Another way to say it is this: 100% of the substantive content of every paper you write must be unique and original to you, and must not come from any outside source. Each paper you write should have an original thesis (main claim about the topic) that you developed based on your own ideas, and a unique arrangement of ideas and arguments.
Since a student is not an expert on the subject, they will quote authoritative experts for the purposes of providing “back up” – additional justification – on the main points being made in the paper. But the student should be writing the substance of the paper – not other authors. This has the obvious implication that there should be relatively few quotations (or paraphrases) from outside sources in the paper.
Here are some specific tips on using your sources for support (rather than substance) in your paper:
5.a. Do not weave another author’s sentence into the structure of your paragraph.
The following example is what NOT to do:
Academic honesty is a very important subject. “It is essential for students to avoid plagiarism.” [followed by source citation]
This is a very poor style (at best) because the second sentence is used as a substitute for the student’s own original sentence. To make this correct, the student would need to revise the paragraph to include the appropriate introduction for the quotation (the following is the RIGHT WAY):
Academic honesty is a very important subject. Discussing this topic, John Smith highlights plagiarism. Smith writes, “It is essential for students to avoid plagiarism.” [followed by source citation]
The corrected version is appropriate, because it makes clear to the reader that the material used originates with John Smith, and because the student is the original author of each sentence.
5.b. Never present a ‘collection of quotations.’
Sometimes students have the urge to simply collect as many quotations as possible on the topic of their paper, and then join them all so that it all flows together. Assembling a collection of quotations is always inappropriate. Here is a “rule of thumb” given to me by the first Seminary professor I ever had: Your paper should be clear and coherent, even if you remove every quotation or paraphrase that you got from an outside source.
A footnote at the end of every sentence indicates that you are just collecting and assembling information from your sources. You should avoid this practice, and instead focus on offering your own original substance, supported with the judicious reference to authoritative soruces.
5.c. Do not depend on only one source for any substantive segment of your paper.
The key sign of making this mistake is a long series of footnotes to the same author. This indicates that you are simply reporting to your reader what that one author has said. If you have several “Ibid’s” in a row, you need to change your approach. When you are presenting your own arguments designed to support your own original thesis, you will quite naturally avoid this mistake.
With those 5 guidelines in mind, I want to give you a suggested method for writing a paper that is 100% guaranteed to avoid the charge of plagiarism. If you follow these three easy steps to writing a paper, you will never be accused of committing plagiarism. This is just a suggestion; but it works!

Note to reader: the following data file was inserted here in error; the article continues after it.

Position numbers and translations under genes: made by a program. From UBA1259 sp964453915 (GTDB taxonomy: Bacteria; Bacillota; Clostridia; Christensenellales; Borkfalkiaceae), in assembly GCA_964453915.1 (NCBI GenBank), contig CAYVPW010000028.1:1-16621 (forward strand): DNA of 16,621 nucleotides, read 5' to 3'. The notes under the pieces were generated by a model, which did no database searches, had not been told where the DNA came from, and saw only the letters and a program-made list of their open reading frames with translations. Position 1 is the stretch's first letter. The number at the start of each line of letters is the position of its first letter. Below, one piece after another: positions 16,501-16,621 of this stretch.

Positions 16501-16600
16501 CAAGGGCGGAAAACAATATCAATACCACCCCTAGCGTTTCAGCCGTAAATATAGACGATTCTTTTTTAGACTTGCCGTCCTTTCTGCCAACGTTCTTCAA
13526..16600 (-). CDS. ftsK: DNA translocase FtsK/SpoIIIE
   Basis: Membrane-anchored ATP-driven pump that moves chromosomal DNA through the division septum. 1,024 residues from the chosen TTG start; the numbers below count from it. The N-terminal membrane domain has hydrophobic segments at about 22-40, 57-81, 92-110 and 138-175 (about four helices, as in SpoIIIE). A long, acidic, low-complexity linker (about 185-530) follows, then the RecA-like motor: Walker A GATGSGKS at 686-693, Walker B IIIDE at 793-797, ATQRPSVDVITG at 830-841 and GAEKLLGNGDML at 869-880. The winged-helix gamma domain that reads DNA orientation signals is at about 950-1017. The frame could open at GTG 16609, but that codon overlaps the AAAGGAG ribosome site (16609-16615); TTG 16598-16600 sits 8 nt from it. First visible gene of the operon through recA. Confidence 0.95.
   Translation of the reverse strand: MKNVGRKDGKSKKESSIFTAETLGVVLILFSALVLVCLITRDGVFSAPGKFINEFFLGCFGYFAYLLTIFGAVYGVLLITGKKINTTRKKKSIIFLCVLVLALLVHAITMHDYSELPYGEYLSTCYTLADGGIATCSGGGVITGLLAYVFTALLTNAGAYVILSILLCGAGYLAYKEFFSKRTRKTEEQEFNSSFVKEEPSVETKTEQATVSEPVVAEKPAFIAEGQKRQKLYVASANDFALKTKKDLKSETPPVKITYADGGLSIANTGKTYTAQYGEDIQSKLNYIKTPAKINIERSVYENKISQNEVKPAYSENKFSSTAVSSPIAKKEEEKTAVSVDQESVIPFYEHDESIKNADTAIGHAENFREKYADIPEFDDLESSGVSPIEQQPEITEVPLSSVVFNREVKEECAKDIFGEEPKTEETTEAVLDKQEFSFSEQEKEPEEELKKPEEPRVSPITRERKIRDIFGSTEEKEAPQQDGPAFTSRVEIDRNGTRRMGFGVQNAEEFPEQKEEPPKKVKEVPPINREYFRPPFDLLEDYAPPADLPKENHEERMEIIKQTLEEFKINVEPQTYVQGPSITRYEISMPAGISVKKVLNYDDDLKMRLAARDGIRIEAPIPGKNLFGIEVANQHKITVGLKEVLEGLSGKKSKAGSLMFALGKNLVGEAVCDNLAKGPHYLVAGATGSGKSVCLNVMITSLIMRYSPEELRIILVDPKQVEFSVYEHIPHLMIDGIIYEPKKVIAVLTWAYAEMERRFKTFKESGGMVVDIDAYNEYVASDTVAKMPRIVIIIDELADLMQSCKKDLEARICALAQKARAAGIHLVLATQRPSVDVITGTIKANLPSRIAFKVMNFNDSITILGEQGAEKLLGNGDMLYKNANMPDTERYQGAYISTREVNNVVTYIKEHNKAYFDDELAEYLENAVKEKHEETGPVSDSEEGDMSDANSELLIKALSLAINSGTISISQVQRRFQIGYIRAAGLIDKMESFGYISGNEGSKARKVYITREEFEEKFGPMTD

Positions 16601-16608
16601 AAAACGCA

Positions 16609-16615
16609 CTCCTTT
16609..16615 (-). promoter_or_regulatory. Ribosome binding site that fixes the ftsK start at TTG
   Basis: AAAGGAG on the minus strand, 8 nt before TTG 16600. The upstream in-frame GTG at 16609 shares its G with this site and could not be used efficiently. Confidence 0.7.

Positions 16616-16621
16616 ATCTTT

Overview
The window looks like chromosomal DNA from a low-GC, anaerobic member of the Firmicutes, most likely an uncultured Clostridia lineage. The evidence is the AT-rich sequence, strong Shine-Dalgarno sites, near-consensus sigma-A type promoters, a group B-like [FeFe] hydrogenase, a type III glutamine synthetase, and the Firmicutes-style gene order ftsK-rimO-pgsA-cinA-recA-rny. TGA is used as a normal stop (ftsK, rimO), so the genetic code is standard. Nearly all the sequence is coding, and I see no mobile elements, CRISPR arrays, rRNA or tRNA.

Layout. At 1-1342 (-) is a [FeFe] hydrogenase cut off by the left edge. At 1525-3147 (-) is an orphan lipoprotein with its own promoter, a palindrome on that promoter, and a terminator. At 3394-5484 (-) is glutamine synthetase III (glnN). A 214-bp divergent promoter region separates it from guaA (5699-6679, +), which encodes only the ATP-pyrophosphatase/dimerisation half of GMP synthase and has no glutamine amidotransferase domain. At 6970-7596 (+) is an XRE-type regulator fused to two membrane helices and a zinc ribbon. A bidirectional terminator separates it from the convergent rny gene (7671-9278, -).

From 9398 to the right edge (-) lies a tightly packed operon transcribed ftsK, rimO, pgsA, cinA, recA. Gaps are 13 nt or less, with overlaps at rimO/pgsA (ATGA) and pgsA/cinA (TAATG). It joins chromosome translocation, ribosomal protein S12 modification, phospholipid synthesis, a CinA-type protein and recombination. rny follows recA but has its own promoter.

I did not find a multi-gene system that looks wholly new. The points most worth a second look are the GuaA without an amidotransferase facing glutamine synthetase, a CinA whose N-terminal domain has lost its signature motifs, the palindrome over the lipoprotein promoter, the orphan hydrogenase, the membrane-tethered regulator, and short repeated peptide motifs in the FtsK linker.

STEP 1: Read as much as you can to learn about your topic. Find many authoritative, scholarly sources, read them carefully, and take good notes on the main ideas – but do not confuse your own notes with words or ideas that come directly from other authors. If you want to make note of an especially important quotation from a source you are reading, make sure you name the author, the title of the work, and the page number – and be sure to enclose the author’s words in quotation marks. As you read, begin to think through the most important issues related to your topic; and try to arrive at your thesis: Now that you have identified the issue, what claim will you make about the topic? How will you support your main claim? What points of argument should you use to make your case?
STEP 2: Put away all the books and articles you have found. Use only your notes – do not use – or even look at – anything written by another author. Write your paper so that it is 100% complete from start to finish. Craft a well-written introduction (which will include your thesis); structure the body of the paper so that it clearly presents the key points that support your thesis; and write a concise conclusion that recaps the main point of your thesis. Your paper needs to be complete, clear, and coherent without any words or ideas from other authors. It may be quite short at this stage of the process; but it should still be complete, clear, and coherent.
STEP 3: After your paper is finished, go through each element of your argument carefully. Go back through your previous research to find authoritative, scholarly sources that address the elements of your argument. Insert into your paper quotations from relevant authors that will provide justification for the points you have made. Make sure you introduce each quotation properly with a good attributing phrase; use quotation marks; and document each source carefully following the requirements of the style manual used by your institution. If you want to paraphrase instead of quote, make sure you introduce the paraphrased material properly, and include proper citation references.
Richard A. Holland, Jr. is Assistant Professor of Apologetics and Theology at Liberty University Baptist Theological Seminary. He is the author of
God, Time, and the Incarnation and blogs at Befriending Wisdom.